Today, remote work has become a part of the work culture. So, it’s a must to set your employees up for success to improve your company’s growth. But how? Here are five tips to help your remote workers do their best work and stay motivated:
1. Communicate work expectations from day 1
While it sounds obvious (and it is), many employers don’t brief employees about their to-do’s and 30/60/90 days goals. The result is a lack of direction in achieving the right goals that sync with the company’s vision.
To avoid this, set up a 1:1 online meeting with your new hire on day one and communicate what you want them to focus on and achieve in the first 30/60/90 days. Avoid being vague; instead, be specific.
For example, don’t tell your writer, “I want you to write persuasive blogs and increase our readership.” It serves no purpose and only adds to the confusion. Rather, say, “I want you to increase our blog readers by 10% in the first 30 days.”
Also, explain what’s good quality work (show examples)—so they have a benchmark while working. Plus, mention the metrics you’ll use to judge the output. Maybe you’ll use blog traffic, time spent on site, or any other metric—telling the employee helps them to tailor their work accordingly.
2. Provide the right resources/tools
If you don’t give your employees the right tools to do their work, you’re setting them up for failure. No matter the talent, each hire needs the necessary software, courses, and more to improve their work efficiency. So, provide them.
a) Provide them with the right work-from-home equipment (laptop, table, chair, software, and more).
b) Give them an annual learning/growth fee to buy courses, paid access to peer community, books, or any material they need for upskilling.
c) Host online/offline sessions with industry leaders—so they can learn from experience and clarify doubts to get ahead.
3. Maintain a consistent communication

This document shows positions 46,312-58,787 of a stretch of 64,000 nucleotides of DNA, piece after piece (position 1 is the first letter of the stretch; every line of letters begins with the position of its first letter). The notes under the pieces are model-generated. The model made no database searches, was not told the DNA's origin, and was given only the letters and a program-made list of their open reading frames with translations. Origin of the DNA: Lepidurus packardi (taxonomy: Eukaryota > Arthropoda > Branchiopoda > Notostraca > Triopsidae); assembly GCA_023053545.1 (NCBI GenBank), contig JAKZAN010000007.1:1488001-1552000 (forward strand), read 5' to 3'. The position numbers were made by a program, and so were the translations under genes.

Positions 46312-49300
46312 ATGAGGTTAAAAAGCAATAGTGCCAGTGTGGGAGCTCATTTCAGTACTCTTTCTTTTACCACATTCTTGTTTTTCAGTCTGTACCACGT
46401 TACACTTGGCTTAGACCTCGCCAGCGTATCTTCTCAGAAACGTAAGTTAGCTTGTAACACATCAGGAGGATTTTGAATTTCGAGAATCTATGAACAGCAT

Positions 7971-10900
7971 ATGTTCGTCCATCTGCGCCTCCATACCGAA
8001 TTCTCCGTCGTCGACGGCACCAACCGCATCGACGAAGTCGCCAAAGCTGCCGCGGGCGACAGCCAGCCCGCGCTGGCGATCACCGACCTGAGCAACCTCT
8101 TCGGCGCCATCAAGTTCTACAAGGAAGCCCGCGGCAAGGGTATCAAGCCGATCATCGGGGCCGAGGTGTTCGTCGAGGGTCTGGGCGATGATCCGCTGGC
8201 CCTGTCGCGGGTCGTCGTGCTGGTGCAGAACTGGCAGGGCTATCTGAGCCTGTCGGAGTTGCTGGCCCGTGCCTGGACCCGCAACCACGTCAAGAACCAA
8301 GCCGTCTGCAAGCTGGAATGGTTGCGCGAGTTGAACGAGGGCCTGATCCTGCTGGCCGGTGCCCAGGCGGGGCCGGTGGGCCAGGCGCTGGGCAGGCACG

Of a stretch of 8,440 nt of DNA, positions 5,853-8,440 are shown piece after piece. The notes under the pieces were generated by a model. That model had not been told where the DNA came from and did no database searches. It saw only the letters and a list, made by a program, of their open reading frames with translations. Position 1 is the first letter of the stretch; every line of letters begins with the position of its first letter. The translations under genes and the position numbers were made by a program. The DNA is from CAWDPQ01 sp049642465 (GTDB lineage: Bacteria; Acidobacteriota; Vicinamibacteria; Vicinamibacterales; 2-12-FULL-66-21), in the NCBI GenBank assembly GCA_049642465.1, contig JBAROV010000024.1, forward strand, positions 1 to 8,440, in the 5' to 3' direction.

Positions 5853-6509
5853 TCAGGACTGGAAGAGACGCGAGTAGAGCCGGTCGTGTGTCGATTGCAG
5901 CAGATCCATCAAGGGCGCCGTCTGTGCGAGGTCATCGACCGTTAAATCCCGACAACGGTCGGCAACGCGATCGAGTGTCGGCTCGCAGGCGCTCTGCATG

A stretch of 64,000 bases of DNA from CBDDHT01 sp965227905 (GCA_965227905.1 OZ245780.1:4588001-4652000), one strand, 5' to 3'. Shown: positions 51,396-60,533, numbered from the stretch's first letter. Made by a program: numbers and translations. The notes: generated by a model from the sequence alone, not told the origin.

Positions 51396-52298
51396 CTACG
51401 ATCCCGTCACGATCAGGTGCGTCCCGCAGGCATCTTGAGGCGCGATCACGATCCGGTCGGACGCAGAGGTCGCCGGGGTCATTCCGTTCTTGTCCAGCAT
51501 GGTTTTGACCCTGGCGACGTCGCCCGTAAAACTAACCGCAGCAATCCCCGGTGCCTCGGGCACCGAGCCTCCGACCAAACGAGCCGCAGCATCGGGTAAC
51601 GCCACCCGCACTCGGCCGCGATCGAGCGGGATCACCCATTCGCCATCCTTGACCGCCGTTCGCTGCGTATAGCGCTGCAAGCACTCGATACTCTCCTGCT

Two-way communication is the backbone of employees and the company’s growth. Encourage your workers to communicate with managers to set the right expectations, solve work-related issues, and collaborate.
a) Ask for weekly updates to stay updated on employee progress. The employee only needs to answer two questions to send the update: 1) What did I do this week? and 2) What will I do next week?
b) Provide monthly 1:1 feedback. Managers must tell employees what employees are doing good (that they can double down on) and what needs improving (so they work on it).
4. Trust your team to get the work done
The best thing you can give your employees is your complete trust and confidence to get the job done. Of course, losing the visibility of your employee is frustrating, but never resort to micromanaging. It will only cause them unnecessary tension and fatigue.
“But what if they don’t reciprocate the trust and cheat with their work?” I can hear you saying. Fire them. You don’t want such employees who can affect the morale of others.
Trusting your employees also means giving them room to experiment and make mistakes. They likely will make errors when coming up with solutions, but that’s a part of the process.
You must never ridicule/shame them for that because, if you do, your company’s innovation and growth trajectory will compound downwards. Of course, have a culture where employees learn from their mistakes fast and don’t commit them next time.
5. Recognize and reward achievements
Recognition motivates employees to continue their excellent work—so do it. It shouldn’t necessarily be monetary rewards; gestures like public acknowledgment, low-cost gifts, rest, or a chance to take up more work are rewarding, too.
This behavior signals to others that your company values excellency, which will incentivize them to achieve it.